Pour remaining cracker crumbs into shallow bowl or plate. Coat salmon patties with remaining crumbs. Place on plate covered with plastic wrap. Refrigerate 20 to 30 minutes or until chilled.
When ready to eat, heat butter in large skillet over medium-high heat. Add salmon patties (do in 2 batches if necessary to avoid crowding). Cook until browned, about 4 to 6 minutes on first side; carefully flip patties with a spatula and brown on the other side.
Serve with fresh lemon slices.
* If desired, substitute 2 cups of fresh, cooked salmon for the canned fish.
The moose and caribou that roam Alaska's wilderness serve as a protein source for some residents. The animals' meat yields a flavorful stew, especially when prepared with beer, as in this recipe from Ken Vaughn, a fan of Alaskan Amber from Alaskan Brewing Co. in Juneau. The stew is thickened with barley flour, available from natural-foods markets, select supermarkets and online.
- 1/4 pound bacon, chopped into small pieces
- 4 tablespoons barley flour (divided)
- 1 1/2 pounds moose, venison or beef stew meat
- 1 large onion, coarsely chopped
- 1/2 small head cabbage, finely chopped
- 2 bottles (12 ounces each) amber or lager beer
- 1 1/2 pounds Yukon gold potatoes, scrubbed and cut into 1-inch chunks
- 1 pound carrots, peeled and cut into 1-inch chunks
- 1 large rutabaga, peeled and diced into 1-inch cubes
- 1 bunch fresh parsley, chopped
- 1/4 teaspoon ground pepper
- Salt, to taste
In a large Dutch oven or similar pan with a tight-fitting lid, cook the bacon until it is just starting to crisp.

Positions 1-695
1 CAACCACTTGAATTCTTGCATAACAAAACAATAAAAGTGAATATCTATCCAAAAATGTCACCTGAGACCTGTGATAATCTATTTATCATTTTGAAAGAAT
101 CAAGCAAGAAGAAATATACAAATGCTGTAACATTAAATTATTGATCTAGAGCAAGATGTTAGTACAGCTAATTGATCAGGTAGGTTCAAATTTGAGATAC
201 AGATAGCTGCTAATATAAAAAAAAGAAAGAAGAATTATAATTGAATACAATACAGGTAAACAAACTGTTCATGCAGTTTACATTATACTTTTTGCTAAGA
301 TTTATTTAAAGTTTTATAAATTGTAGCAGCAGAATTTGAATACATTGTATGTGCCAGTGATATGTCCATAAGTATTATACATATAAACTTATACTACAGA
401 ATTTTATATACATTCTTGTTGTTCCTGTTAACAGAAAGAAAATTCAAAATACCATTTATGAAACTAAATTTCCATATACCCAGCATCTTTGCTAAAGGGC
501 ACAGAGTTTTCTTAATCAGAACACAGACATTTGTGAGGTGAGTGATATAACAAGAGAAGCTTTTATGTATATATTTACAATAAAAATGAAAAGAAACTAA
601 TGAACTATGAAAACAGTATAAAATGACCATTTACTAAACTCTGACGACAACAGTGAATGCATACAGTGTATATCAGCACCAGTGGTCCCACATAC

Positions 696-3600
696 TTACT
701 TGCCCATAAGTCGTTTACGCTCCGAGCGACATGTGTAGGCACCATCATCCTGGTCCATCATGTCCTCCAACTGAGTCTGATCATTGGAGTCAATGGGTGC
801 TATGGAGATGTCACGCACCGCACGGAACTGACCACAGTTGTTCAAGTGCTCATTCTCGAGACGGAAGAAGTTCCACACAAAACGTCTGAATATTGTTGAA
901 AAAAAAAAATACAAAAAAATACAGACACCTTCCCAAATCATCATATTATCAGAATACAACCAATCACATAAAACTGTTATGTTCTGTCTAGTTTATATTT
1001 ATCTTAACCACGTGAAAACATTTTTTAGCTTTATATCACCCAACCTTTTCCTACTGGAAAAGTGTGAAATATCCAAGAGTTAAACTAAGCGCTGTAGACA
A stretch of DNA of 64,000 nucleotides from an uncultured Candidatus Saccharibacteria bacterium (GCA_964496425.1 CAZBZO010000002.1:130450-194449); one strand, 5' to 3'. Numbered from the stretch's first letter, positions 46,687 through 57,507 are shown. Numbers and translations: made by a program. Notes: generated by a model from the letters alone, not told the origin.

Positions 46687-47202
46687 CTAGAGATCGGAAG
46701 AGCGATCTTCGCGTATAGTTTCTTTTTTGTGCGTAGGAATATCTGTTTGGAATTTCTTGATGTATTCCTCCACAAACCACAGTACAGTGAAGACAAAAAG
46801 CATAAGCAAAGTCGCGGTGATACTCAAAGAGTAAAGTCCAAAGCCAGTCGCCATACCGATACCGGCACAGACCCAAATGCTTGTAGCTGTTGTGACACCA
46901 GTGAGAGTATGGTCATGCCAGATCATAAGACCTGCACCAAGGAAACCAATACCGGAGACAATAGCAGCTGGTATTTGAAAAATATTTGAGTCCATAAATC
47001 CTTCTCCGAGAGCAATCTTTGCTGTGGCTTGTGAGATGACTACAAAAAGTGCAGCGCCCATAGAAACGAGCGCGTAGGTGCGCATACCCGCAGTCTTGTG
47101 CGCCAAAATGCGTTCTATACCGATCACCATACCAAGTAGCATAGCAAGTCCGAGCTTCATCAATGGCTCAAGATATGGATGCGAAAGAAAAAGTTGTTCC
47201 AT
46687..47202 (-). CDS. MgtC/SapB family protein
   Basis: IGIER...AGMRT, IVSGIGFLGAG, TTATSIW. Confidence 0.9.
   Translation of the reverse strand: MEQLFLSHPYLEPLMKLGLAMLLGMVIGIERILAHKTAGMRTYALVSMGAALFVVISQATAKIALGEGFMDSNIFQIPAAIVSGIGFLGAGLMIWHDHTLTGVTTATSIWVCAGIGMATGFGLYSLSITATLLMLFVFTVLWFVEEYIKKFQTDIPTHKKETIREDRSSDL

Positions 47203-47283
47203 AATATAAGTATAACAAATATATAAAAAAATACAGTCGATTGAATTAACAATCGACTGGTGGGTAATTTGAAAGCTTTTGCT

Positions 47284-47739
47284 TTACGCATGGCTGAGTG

Shake the stew meat with 2 tablespoons of the flour, and add to the bacon and drippings. Brown the meat on all sides. Add the chopped onions and cabbage. Cook until the onions have softened.
Add the beer and 2 cups of water. Bring to a boil, then reduce heat and simmer for 1 1/2 hours until meat is tender, but not falling apart.
Add potatoes, carrots, rutabaga and parsley. Cook until the carrots are just barely soft. Add the remaining barley flour (mixed with a few tablespoons of water). Stir gently and adjust the seasonings to taste. Serve immediately.
Moose and other wild game yield lean meat. If you're using beef marbled with fat, you may want to skip the bacon.
Yeast makes these hotcakes tender and light. Top with syrup, powdered sugar or preserves. Recipes for buckwheat cakes and "sirup," as it's called in the original recipe, appear in "For Wilderness Wives," an early 1950s booklet from the University of Alaska’s Cooperative Extension Service.
- 2 cups granulated sugar
- 2 cups light or dark brown sugar
- 2 cups water
- 1/2-1 teaspoon maple or other flavoring, if desired
- 2 cups buckwheat flour*
- 1 cup flour
- 2 1/2 cups water (divided)
- 1 package (1/4 ounce) dry yeast (2-3 teaspoons)
- 1 1/2 teaspoons salt
- 1/2 teaspoon baking soda
- Vegetable oil for frying
For syrup, in a large, heavy saucepan over high heat, combine sugars and water, stirring to combine. Cook until mixture has thickened slightly, at least 10 minutes. Stir frequently. When syrup has reached desired consistency, remove from heat. Stir in maple flavoring or other desired flavoring. Let cool slightly.
In a mixing bowl, combine flours, 2 cups of the water, the yeast and salt for hotcakes. Whisk to make batter. Cover bowl and set in warm place overnight or until mixture becomes frothy.
In small bowl, combine the baking soda with the remaining 1/2 cup of the water. Stir to blend.
In heavy skillet over medium heat, place 2 to 3 teaspoons of oil for frying. Pour enough batter to form pancakes roughly 3 inches in diameter. Do not crowd the pan. When edges begin to brown, in 2 to 3 minutes, flip cakes and fry remaining side until golden brown.
Transfer cakes to a plate. Serve with syrup or other desired topping.
*Buckwheat flour is available at natural-foods markets, select supermarkets and online.